Why must some blood flow into the RV?
To allow development, as the muscle needs something to pump against
What does the ductus arteriosus do?
Bypasses the lungs from the right ventricle
Where does the ductus arteriosus shunt blood from?
The RV and PT, to the aorta
Where does the blood shunted by the ductus arteriosus enter the aorta?
Distal to the supply to the head
Why is it important that the blood shunted by the ductus arteriosus enters the aorta distal to the supply to the head?
It minimises drop in O2 saturation, and therefore minimises dilution by deoxygenated blood
What adaptations does the fetus have to manage transient decreases in oxygenation?
- HbF and transient decreases in oxygenation
- Redistribution of flow to protect supply to the heart and brain
- Fetal heart rate slows in response to hypoxia, to reduce O2 demand
What is the trade-off with redistribution of flow to protect the supply to the heart and brain?
Reduces supply to GIT, kidneys, and limbs
What does vagal stimulation lead to in the fetus?
What is the clinical importance of vagal stimulation leading to bradyvardia in the fetus?
During delivery, contractions of the vagina constricts the spiral arteries, and thus constricting the blood lakes, reducing flow to the fetus, so must check fetal HR during delivery
What can chronic hypoxia of the fetus be caused by?
Anything impairing normal blood supply to the placenta
Give an example of where chronic hypoxia of the fetus may occur?
In women who smoke
What does chronic hypoxia of the fetus lead to?
- Growth restriction
- Behavioural changes
What behavioural changes are seen in chronic hypoxia of the fetus?
- Less movement
- Less evidence of REM sleep state
What hormones are required for fetal growth?
- IGF I and IGF II
is IGF I nutrient dependant or independant?
When does IGF I dominate?
In T2 and T3
Is IGF II nutrient dependant or independant?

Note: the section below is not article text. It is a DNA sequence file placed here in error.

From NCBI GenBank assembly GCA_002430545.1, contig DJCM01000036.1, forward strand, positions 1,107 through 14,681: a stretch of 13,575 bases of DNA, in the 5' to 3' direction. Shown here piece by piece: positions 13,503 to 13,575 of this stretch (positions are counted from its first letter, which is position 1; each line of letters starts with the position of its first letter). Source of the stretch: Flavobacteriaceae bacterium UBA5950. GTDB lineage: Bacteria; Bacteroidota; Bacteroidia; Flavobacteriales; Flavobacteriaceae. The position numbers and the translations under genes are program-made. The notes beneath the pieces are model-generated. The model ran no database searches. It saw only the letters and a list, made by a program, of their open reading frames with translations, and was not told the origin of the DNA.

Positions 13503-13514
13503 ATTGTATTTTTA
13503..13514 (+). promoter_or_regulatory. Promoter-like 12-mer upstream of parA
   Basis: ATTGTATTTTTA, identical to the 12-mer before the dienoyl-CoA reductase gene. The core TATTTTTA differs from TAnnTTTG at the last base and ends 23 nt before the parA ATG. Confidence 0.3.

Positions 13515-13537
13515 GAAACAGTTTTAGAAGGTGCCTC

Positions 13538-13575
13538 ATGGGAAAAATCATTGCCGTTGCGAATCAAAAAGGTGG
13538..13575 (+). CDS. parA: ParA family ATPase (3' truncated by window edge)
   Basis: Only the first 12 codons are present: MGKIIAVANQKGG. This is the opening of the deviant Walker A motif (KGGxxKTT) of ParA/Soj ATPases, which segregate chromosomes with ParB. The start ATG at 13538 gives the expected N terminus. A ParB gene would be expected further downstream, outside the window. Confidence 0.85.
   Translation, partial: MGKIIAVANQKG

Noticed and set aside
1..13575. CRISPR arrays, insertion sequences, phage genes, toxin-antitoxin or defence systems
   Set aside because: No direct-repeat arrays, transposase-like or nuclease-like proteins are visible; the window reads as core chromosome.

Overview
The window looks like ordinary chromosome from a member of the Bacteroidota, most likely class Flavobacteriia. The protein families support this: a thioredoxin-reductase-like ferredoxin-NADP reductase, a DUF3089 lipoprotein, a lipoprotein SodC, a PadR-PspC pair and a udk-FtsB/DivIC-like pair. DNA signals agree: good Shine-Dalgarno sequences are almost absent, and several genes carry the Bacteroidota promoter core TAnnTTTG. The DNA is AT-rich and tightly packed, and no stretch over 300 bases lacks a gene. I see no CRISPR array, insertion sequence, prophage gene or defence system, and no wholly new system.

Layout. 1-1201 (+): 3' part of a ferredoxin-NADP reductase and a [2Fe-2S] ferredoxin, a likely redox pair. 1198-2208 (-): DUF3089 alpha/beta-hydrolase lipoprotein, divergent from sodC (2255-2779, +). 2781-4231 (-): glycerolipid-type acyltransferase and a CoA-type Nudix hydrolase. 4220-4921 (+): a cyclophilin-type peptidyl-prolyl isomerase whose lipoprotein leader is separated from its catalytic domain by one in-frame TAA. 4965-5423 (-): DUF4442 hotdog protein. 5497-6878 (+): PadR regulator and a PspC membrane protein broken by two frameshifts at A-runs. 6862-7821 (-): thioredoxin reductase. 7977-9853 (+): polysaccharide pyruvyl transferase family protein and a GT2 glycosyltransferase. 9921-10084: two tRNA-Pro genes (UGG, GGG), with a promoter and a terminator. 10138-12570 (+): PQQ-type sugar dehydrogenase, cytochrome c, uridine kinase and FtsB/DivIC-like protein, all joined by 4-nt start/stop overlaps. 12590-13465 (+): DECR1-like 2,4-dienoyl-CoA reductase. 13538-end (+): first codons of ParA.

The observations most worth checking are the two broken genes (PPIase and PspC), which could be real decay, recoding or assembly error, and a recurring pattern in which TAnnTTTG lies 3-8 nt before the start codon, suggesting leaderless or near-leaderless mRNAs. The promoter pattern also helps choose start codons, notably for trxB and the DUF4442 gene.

When does IGF II dominate?
What is the function of leptin in the fetus?
Promotes utilisation of nutrients
What produces leptin in the fetus?
How does fetal dependancy on growth hormone differ from that of the newborn?
Fetus less dependant
What can have an effect on fetal growth during pregnancy?
What can malnutrition cause in pregnancy?
Symmetrical or asymmetrical growth restriction
What is Barkers hypothesis, or the 'developmental origins of health and disease' hypothesis?
Maternal nutrition can cause symmetrical or asymmetrical growth restriction
What mechanisms underlie Barkers hypothesis?
Mechanisms not well understood, but could be placental adapative responses to alterations in hormonal and/or nutritional status - changes in fetal physiological to match nutrient availability
What is the dominant cellular growth mechanism from 0-20 weeks?
What is the dominant cellular growth mechanism from 20-28 weeks?
Hyperplasia and hypertrophy
What is the dominant cellular growth mechanism from 28 weeks - term?
What does the amniotic sac do?
Encloses the embryo/fetus in amniotic fluid
What is the role of amniotic fluid?
- Contributes to the development of the lungs
How does amniotic fluid contribute to the development of the lungs?
Practice breathing movements takes fluid into the lungs
What is the volume of the amniotic fluid at 9 weeks?
What is the volume of amniotic fluid at 38 weeks?
What happens to the volume of amniotic fluid post-EDD?
Why does the volume of amniotic fluid fall post-EDD?
Because the placenta is designed to last the gestational period, and after that, the function declines
When does urine production start in the fetus?
How much urine is produced per day in T3?
Up to 800ml
Draw a diagram illustrating amniotic fluid production and recycling
What is the result of the amniotic fluid being inhaled into the fetal lungs?
The lungs bathe in the fluid
What happens in the intramembranous pathway?
The placeta and fetal mmebranes take amniotic fluid back into the fetus
What happens when amniotic fluid is swallowed?
- Absorbs water and electrolytes
- Debris accumulates in the gut as meconium
What does meconium contain?
Debris from the AF, plus intestinal secretions including bile
When should meconium be passed?
What is meconium stained amniotic fluid a sign of?
What can meconium in the amniotic fluid cause?
What % of amniotic fluid is water?
Other than water, what is in amniotic fluid?
- Bile pigments
- Fetal cells
- Vernix caseosa
What is the purpose of the vernix caseosa?
Waterproofs the fetus, ensuring that fetal skin is not damaged by exposure to fluid during gestation
What is amniocentesis?
Sampling of amniotic fluid to allow for collection of fetal cells
What is amniocentesis uesd for?
Diagnostic testing, particularly fetal karyotyping
What is the problem with amniocentesis?
How does the risk of amniocentesis compare with chorionic villi sampling?
Less invasive, so lower risk of miscarriage with amniocentesis
How is clearance of bilirubin conducted in the fetus?
Handled efficiently by the placenta
Why does fetal bilirubin need to be handled by the placenta?
Because the fetus cannot conjugate bilirubin due to immaturity of liver and intestinal processes for metabolism, conjugation, and excretion
What is the result of a baby being unable to conjugate bilirubin?
Physiological jaundice is common